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Psychological predictors of injuries in circus artists: an exploratory study
  1. Ian Shrier1,
  2. Madeleine Hallé2
  1. 1McGill University, Centre for Clinical Epidemiology and Community Studies, Lady Davis Institute for Medical Research, SMBD-Jewish General Hospital, Montreal, Canada
  2. 2Cirque du Soleil, Montreal, Canada
  1. Correspondence to Dr Ian Shrier, Centre for Clinical Epidemiology and Community Studies, SMBD-Jewish General Hospital 3755 Ch. Côte Ste-Catherine, Montreal, Quebec, H3T 1E2, Canada; ian.shrier{at}mcgill.ca

Abstract

Objectives To explore the relationship between potential psychological risk factors and injury risk in circus artists.

Design Historical cohort study.

Setting Cirque du Soleil training programme.

Participants Forty-seven circus artists training to become Cirque du Soleil artists.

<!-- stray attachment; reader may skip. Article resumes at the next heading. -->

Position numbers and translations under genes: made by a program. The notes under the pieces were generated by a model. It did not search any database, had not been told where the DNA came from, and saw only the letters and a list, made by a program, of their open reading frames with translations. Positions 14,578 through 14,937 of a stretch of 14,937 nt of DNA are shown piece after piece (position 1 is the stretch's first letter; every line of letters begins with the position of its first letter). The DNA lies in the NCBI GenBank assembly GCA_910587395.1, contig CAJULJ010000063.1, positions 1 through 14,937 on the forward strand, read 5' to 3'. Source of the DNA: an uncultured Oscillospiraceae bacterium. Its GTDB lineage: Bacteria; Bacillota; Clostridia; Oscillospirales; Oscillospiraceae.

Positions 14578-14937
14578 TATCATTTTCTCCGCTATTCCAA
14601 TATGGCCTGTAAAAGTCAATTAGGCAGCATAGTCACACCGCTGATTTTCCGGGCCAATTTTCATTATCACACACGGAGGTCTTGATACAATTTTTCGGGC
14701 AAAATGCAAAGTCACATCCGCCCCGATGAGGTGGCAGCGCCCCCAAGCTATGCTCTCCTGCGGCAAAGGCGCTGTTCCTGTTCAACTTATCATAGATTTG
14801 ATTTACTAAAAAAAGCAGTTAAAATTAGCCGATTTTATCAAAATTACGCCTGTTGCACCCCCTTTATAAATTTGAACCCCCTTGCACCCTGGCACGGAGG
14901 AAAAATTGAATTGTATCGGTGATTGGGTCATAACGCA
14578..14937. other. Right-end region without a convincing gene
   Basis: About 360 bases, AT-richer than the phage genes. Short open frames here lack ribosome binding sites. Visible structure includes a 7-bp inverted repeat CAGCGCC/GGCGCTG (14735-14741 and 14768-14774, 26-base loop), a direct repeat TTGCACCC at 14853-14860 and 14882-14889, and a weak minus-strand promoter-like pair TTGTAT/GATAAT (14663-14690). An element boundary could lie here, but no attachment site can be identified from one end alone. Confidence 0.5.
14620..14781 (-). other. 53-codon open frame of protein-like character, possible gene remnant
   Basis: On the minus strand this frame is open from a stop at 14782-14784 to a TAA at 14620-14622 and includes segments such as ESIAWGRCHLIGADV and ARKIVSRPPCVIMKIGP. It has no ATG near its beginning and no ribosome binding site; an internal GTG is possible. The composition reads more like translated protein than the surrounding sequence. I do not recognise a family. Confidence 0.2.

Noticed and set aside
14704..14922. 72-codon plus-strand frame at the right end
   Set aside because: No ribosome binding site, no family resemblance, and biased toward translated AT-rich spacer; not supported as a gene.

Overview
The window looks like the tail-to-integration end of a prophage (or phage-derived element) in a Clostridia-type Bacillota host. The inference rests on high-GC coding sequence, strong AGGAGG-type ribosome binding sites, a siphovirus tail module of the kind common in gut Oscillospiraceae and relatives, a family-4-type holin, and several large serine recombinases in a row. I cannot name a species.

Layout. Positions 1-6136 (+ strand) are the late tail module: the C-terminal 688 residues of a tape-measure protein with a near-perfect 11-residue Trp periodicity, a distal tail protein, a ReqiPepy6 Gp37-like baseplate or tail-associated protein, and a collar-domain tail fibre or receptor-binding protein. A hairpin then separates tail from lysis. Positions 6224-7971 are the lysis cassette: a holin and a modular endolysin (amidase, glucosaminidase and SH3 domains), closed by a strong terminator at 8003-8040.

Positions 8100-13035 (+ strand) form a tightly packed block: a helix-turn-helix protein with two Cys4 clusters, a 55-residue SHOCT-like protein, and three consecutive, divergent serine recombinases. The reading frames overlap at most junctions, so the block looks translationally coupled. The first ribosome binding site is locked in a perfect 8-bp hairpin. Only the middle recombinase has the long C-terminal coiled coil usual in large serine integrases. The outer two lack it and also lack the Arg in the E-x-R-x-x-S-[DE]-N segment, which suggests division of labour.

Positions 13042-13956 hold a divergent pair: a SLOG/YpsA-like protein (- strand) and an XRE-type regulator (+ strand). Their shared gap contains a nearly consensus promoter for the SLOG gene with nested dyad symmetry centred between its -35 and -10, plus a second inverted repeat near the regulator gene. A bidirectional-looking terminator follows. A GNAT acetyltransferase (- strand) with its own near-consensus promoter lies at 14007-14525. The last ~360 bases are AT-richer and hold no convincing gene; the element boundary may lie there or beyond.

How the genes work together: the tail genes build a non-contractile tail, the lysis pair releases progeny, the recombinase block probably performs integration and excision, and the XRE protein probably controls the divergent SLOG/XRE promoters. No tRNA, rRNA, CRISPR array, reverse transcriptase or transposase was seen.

Assessment of risk factors Artists completed the validated REST-Q questionnaire (19 domains) during their first 2 weeks of training.

Main outcome Injury risk ratio.

Results Of the five a priori exposures of interest, injury, emotional exhaustion, self-efficacy and fatigue were associated with an increase in injury risk (risk ratios between 1.8 and 2.8), but Conflicts/Pressure was not (risk ratio=0.8). Of the several specific psychological aspects that are considered risk factors for injury, low self-efficacy had the strongest relationship.

Conclusions Most of the strong psychological risk factors for injuries previously identified in athletes also appear to be risk factors in circus artists.

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Footnotes

  • Funding IS is funded by the Senior Clinician Scientist award from the Fonds de la Recherche en Santé du Québec.

  • Competing interests This study was done on Cirque du Soleil artists. IS is the Consulting Medical Director for Cirque du Soleil, and MH is the senior performance psychologist for Cirque du Soleil. The current research study was not funded by Cirque du Soleil.

  • Provenance and peer review Not commissioned; externally peer reviewed.

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